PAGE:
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By now you’ve probably heard about the major “fake follower” exposé that the New York Times published. Celebrities, sports stars, supermodels, politicians and social media influencers have been buying up fake followers on social media, usually for just pennies per follower. And now it turns out that many top journalists in the mainstream media have been guilty of the same practice.
Fake followers for fake journalists
One of the biggest names embarrassed in the “fake follower” scandal is legendary film critic Richard Roeper (who hosted “At the Movies” with Roger Ebert). His official Twitter follower count was once north of 200,000, but it turns out that he purchased 50,000 followers on at least 6 different occasions. Things got so bad that he had to step down for a while from his media critic job at the Chicago Sun-Times. When he returned, he issued a formal apology and started a brand new Twitter handle, which has a much more believable number of followers: 5,000 and counting.
And Roeper was far from the only star caught up in the scandal. A top CNN contributor, Hilary Rosen, may have inflated her follower count by 500,000. Congratulations, the Fake News Network is now the Fake Follower Network. A top media columnist for The Hill admitted to “juicing” his account by 5,000 followers. A reporter for E! News might have done the same. And these are just the people that we know about!
The search for credibility in an online world
The problem, quite simply, is that these journalists have been caught up in the whole reputation game. Followers = credibility, and the more followers you have, the higher is your reputation. And here’s where things get dicey is because it’s now possible to parlay that reputation into sponsorships, endorsement, paid speaking gigs and more.
In short, “juicing” your follower account on social media is the same as “juicing” your body on steroids in professional sports. It’s a way of getting an unfair edge on the competition in the pursuit of a bigger paycheck. Social media influencers and journalists who try to juice their Twitter followers are no better than the professional athlete juicing in the locker room and then going out on the field and hitting home run after home run before signing a lucrative new contract.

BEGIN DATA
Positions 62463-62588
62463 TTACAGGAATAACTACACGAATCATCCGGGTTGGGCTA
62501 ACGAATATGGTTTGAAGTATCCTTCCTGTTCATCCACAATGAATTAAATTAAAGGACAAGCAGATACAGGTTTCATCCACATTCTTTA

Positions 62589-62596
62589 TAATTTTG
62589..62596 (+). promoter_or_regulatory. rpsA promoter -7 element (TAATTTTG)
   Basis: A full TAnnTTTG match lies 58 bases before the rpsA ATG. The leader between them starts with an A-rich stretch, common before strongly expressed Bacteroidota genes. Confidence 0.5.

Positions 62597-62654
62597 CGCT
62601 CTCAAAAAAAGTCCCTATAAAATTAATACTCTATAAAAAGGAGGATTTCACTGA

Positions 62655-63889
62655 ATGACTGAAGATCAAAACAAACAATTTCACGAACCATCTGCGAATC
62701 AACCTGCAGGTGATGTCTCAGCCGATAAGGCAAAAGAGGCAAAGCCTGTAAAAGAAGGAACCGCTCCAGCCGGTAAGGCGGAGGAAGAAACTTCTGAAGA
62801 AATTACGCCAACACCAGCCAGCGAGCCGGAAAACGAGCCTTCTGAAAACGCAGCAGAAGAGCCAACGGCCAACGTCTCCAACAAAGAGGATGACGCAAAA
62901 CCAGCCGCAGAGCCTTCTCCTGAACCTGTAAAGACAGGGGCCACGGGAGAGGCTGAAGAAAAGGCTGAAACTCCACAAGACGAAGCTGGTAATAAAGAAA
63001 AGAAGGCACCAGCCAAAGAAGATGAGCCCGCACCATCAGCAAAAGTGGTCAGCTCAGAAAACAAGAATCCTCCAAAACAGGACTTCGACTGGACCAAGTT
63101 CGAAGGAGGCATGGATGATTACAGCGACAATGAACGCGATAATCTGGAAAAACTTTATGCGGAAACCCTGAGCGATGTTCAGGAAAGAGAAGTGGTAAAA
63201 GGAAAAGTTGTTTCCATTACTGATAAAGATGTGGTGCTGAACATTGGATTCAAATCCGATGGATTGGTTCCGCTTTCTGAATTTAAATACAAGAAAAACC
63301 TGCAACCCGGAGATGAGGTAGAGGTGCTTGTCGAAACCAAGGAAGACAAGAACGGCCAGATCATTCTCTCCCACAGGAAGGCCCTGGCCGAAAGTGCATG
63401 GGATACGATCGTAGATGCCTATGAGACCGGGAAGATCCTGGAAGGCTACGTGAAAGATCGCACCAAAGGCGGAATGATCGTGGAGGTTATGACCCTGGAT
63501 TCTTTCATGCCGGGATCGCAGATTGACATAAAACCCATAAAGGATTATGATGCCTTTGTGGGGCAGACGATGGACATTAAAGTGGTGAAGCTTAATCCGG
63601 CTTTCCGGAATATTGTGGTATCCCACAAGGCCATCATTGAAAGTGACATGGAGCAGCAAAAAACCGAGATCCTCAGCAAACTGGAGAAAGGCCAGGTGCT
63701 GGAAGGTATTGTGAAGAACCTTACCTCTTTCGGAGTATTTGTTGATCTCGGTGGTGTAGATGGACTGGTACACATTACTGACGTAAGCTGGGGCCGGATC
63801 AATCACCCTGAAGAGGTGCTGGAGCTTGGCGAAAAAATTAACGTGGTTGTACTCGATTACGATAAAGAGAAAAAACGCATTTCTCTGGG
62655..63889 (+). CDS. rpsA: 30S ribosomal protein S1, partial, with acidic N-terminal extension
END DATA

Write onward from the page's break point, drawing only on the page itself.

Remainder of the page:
Do media organizations need a new policy to cover fake followers?
What’s surprising in all this, of course, is how many media companies have no policy in place whatsoever to cover this scenario. It was only after the New York Times article broke that people began to ask themselves, “Hey, shouldn’t we have some kind of policy in place to prevent this in the first place?”
After all, if media organizations really want the paying public to buy into the myth that they “fair and balanced” or “the most trusted name in news,” is it really possible if the people reporting the stories and writing the articles are as duplicitous and double-dealing as the people they are covering?
Everyone plays the reputation game
Of course, it’s easy to throw rocks at glass houses. When it comes to social media, we’re all just a little bit guilty of putting up a deceptive front. We might not go to the same extreme lengths as buying tens of thousands of followers, but who hasn’t engaged in few shenanigans like “follow-for-follow” or begging for upvotes, likes and retweets in the search for popularity?
It’s no longer enough just to post something on social media and be done with it. We need to see the “social proof” that we matter and that our words, images and videos are going viral. Which is why the buying of fake followers is so short-sighted: yes, it might look impressive if a CNN talking head has 500,000 followers – but if nobody is clicking, liking or re-tweeting, does it really matter?